Keywords: research and development,R&D,tax planning,corporate taxation
    JEL: H25 F23 H26 H3
    Date: 2017
  4. By: Derek Kellenberg (Department of Economics, University of Montana); Arik Levinson (Department of Economics, Georgetown University)
    Keywords: Tariff evasion, international trade, auditing and accounting standards, organized crime, regional trade agreements (RTAs)
    JEL: F13 F14 H26
    Date: 2017–08–31
  5. By: Hoppe, Thomas; Schanz, Deborah; Sturm, Susann; Sureth-Sloane, Caren
    Abstract: All over the world, firms and governments are increasingly concerned about the rise in tax complexity. To manage it and develop effective simplification measures, detailed information on the current drivers of complexity is required. However, research on this topic is scarce. This is surprising as the latest developments - for example, triggered by the BEPS project - give rise to the conjecture that complexity drivers may have changed, thus questioning the findings of prior studies. In this paper, we shed light on this issue and provide a global picture of the current drivers of tax complexity that multinational corporations face based on a survey of 221 highly experienced tax practitioners from 108 countries. Our results show that prior complexity drivers of the tax code are still relevant, with details and changes of tax regulations being the two most influential complexity drivers. We also find evidence for new relevant complexity drivers emerging from different areas of the tax framework, such as inconsistent decisions among tax officers (tax audits) or retroactively applied tax law amendments (tax enactment). Based on the responses of the practitioners, we develop a concept of tax complexity that distinguishes two pillars, tax code and tax framework complexity, and illustrates the various aspects that should be considered when assessing the complexity of a country's tax system.
    Keywords: Complexity Drivers,International Comparison,Survey,Tax Complexity,Tax Practitioners
    JEL: H20 H25 C83 O57
    Date: 2017
  6. By: Borin, Alessandro; Mancini, Michele
    Abstract: Following the spread of global value chains new statistical tools, the Inter-Country Input-Output tables, and new analytical frameworks have been recently developed to provide an adequate representation of supply and demand linkages among the economies. Koopman, Wang and Wei propose an innovative accounting methodology to decompose a country's total gross exports by source and final destination of their embedded value added. However this decomposition presents some limitations and relevant inexactnesses in some of its components. We develop their approach further by deriving a fully consistent counterpart for bilateral trade flows, also at the sectoral level, addressing the main shortcomings of previous works. We also provide correct breakdown of the foreign content in total (world) trade flows and a brand new classification of these components that take the perspective of the exporting country. Finally, drawing on our methodology we derive for the first time a precise measure of international trade generated within global production networks. Two examples of empirical applications with relevant policy implications are also provided.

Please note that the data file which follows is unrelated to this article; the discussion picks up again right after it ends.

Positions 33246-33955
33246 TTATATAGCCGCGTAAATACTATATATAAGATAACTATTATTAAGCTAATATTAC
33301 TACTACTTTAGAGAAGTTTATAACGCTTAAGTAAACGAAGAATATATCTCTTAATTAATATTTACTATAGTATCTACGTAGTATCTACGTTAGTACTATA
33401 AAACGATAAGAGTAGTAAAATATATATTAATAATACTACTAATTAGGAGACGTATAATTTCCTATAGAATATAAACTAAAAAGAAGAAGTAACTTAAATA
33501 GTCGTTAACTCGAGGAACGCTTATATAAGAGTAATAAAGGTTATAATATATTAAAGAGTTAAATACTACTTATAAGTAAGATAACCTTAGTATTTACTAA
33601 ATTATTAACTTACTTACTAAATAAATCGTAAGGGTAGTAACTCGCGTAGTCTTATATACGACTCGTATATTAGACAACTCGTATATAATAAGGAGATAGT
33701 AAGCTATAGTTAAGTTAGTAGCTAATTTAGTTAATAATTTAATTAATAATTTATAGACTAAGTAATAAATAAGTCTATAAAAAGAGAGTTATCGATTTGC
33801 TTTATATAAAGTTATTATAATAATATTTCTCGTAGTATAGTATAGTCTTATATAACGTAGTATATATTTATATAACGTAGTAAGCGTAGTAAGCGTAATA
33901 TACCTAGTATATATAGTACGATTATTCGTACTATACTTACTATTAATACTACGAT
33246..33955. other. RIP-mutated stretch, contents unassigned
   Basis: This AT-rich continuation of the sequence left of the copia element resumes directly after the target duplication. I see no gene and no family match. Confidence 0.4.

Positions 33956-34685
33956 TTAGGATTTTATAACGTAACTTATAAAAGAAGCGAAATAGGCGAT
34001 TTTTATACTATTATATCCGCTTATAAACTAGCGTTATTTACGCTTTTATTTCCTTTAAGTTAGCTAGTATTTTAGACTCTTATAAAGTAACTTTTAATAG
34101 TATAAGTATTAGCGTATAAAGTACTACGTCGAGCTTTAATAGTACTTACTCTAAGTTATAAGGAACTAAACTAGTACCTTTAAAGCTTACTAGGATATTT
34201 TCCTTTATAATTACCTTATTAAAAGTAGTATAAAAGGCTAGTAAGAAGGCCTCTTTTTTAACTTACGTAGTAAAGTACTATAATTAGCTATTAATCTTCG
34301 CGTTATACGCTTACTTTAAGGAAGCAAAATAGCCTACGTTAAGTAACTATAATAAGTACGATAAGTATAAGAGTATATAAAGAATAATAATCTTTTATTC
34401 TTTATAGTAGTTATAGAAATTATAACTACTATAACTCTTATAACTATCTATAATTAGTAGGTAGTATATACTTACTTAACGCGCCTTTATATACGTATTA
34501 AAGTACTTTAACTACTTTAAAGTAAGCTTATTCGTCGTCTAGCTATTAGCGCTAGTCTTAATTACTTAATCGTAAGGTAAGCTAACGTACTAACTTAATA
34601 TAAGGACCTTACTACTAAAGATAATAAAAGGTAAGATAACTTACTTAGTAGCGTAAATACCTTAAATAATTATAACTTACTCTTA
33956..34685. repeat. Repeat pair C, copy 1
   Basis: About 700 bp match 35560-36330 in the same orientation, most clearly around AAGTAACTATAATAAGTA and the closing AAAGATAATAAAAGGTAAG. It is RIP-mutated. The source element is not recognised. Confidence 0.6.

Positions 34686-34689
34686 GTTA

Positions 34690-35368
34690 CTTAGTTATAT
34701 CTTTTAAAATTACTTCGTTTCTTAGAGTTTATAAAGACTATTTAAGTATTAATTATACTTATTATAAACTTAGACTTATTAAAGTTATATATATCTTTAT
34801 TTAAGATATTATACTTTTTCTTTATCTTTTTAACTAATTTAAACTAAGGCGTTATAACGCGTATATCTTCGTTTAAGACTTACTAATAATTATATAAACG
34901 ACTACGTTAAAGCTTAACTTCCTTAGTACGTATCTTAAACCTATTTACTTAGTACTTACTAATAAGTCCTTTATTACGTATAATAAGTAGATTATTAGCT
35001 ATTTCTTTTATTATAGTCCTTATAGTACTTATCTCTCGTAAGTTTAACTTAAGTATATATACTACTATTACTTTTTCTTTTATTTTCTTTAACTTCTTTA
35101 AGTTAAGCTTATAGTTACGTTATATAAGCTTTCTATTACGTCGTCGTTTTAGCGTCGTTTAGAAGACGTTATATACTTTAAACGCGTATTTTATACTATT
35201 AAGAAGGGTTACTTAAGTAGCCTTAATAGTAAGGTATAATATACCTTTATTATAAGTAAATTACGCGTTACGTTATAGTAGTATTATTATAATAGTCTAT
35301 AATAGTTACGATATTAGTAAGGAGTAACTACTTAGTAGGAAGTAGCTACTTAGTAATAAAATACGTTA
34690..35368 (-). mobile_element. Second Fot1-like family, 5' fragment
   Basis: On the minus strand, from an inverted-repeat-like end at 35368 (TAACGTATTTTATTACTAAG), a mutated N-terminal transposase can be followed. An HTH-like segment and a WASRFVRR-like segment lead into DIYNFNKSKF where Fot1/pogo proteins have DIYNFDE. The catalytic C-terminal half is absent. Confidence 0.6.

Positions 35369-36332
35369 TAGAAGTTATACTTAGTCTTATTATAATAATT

Keywords: global value chains; input-output tables; trade in value added; trade elasticity
    JEL: F1 F14 F15
    Date: 2017–11–14
  7. By: Savvides, Savvakis C.
    Abstract: The author emphasizes the need to address private indebtedness as the main cause of the problem which manifests itself in a huge amount of non-performing loans following the bail-in of deposits of 2013. The focus should not be on how to compensate depositors or bond holders or even shareholders of the affected banks. It should be on how the over-indebted businesses and households can lighten their debt burden and be in a position to engage in normal economic activity in a stable and sustainable manner.
    Keywords: Balance Sheet Recession, Debt Deflation Spiral, Sustainable Growth, Debt Minimization
    JEL: D61
    Date: 2017–11–01